Date of Award
Dissertation - Rollins Access Only
Doctor of Business Administration (DBA)
Dr. James P. Johnson
Dr. Ginger Killian
artificial intelligence, digital content marketing, deepfake, synthetic media, video source credibility, trustworthiness, expertise, physical attractiveness, social cynicism
Artificial-intelligence driven technology has rapidly advanced to such a degree that global marketers are able to create seemingly real, multilingual media content featuring humans that is completely synthetic. Humans recreated on video using artificial intelligence can easily deceive consumers but disclosing the use of the potentially deceptive technology may induce negative consumer attitudes and behaviors. In a posttest only control group experimental design (n=318), this study offers the first empirical evidence to assess the use of synthetic video, or “deepfakes,” in digital content marketing and is one of few synthetic video empirical studies in the social sciences generally. Participants in the United States and India viewed a human reenactment synthetic video and then reported perceptions of Trustworthiness, Expertise, Physical Attractiveness, Purchase Intention, and Social Cynicism. Participants were randomly assigned to a condition either with or without a Disclosure of the use of synthetic video. Using PLS-SEM analysis, findings indicate that Disclosure of synthetic video negatively impacted Purchase Intention and perceptions of perceived source Trustworthiness.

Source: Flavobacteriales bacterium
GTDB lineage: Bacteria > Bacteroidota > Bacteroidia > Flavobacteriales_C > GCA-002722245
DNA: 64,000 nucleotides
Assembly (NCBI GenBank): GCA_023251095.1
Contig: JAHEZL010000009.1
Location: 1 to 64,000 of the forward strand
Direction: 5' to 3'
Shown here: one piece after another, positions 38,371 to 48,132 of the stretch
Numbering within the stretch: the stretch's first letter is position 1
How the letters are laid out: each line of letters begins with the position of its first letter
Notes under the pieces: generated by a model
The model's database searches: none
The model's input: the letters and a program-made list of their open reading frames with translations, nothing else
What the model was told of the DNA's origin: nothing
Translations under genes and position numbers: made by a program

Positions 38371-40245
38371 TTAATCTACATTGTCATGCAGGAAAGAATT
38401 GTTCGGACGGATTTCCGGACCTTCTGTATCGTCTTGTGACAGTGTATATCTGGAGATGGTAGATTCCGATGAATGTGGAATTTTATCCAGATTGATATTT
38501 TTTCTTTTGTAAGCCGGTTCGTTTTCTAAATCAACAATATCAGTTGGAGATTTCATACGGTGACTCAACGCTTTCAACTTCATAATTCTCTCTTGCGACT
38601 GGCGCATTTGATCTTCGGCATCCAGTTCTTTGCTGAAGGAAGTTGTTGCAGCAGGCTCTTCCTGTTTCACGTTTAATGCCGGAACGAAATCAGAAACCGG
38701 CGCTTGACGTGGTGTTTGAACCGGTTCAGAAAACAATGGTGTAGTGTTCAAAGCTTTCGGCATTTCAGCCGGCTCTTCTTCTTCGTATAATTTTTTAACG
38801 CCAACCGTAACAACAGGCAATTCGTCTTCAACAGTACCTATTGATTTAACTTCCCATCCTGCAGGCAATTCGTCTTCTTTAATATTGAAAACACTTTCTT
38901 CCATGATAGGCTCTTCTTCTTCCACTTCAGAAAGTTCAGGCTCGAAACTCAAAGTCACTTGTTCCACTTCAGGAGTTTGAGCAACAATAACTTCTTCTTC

Powers, Greig, "Synthetic Video Disclosure in International Marketing: The Roles of Source Credibility And Social Cynicism" (2021). Dissertations from the Executive Doctorate in Business Administration Program. 37.